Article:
In eRecording the data, an unknown impedance is calculated. The impedance and the reflection coefficient $ rho $ can be obtained both in magnitude and in phase.
Impedance using the reflectometer
Unlike the slit line, the reflectometer helps to find only the magnitude of the impedance and not the phase angle. In this method, two identical directional couplers but of different direction are taken.
These two couplers are used to sample the incident power $ P_i $ and the reflected power $ P_r $ of the load. The reflectometer is connected as shown in the following figure. It is used to obtain the amplitude of the reflection coefficient $ rho $, from which the impedance can be obtained.
From the reflectometer reading we have
$$ rho = sqrt {frac {P_r} {P_i}} $$
From the value of $ rho $, the $ VSWR $, that is$ S $ and the impedance can be calculated by
$$ S = frac {1 + rho} {1  rho} quad and quad frac {zz_g} {z + z_g} = rho $$
Where, $ z_g $ is a known wave impedance and $ z $ is an unknown impedance.
Although both forward and reverse wave parameters are observed here, there will be no interference due to the directional property of the couplers. The attenuator helps to maintain low input power.
Cavity resonator Q measurement
Although there are three methods such as transmission method, impedance method and decay or decrement method transient to measure Q of a cavity resonator, the simplest and most followed method is the transmission method . So let's take a look at its measurement setup.
In this method, the cavity resonator acts as the transmitting device. The output signal is plotted infunction of the frequency, which gives a resonance curve as shown in the following figure.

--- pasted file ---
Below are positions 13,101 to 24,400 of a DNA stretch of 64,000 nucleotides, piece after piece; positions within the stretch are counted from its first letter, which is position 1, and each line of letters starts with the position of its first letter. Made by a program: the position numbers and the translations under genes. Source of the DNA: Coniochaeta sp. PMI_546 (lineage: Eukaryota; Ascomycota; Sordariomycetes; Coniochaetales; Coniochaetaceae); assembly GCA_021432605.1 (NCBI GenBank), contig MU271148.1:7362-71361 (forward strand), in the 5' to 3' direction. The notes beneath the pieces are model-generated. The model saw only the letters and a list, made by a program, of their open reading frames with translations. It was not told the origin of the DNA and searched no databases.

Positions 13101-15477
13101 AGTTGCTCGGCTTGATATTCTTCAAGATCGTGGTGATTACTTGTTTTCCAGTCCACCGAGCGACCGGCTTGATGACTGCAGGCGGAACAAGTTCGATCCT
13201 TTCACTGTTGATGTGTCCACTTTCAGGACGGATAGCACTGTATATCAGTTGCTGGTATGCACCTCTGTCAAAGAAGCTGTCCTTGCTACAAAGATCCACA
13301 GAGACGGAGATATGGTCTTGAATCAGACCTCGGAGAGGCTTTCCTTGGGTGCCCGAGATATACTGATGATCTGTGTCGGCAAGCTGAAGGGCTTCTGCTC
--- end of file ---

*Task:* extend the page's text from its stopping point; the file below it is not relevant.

From the above configuration, the signal frequency of the microwave source is changed, keeping the signal level constant, then the output power is measured. The cavity resonator is tuned to this frequency, and the signal level and output power are noted again to notice the difference.
When the output is plotted, the resonance curve is obtained, from which we can notice the values of Half Power Bandwidth (HPBW) $ (2 Delta) $.
$$ 2 Delta = pm frac {1} {Q_L} $$
Where, $ Q_L $ is the loaded value
$$ or quad Q_L = pm frac {1} {2 Delta} = pm frac {w} {2 (ww_0)} $$
If the coupling between the microwave source and the cavity, as well as the coupling between detector and cavity are neglected, so
$ $ Q_L = Q_ 0: (unloaded:Q) $$
Disadvantage
The main disadvantage of this system is that the accuracy is a bit poor in very high Q systems due to narrow band operation.
We have covered many types of techniques for measuring different parameters. Now, let's try to solve some sample problems on this.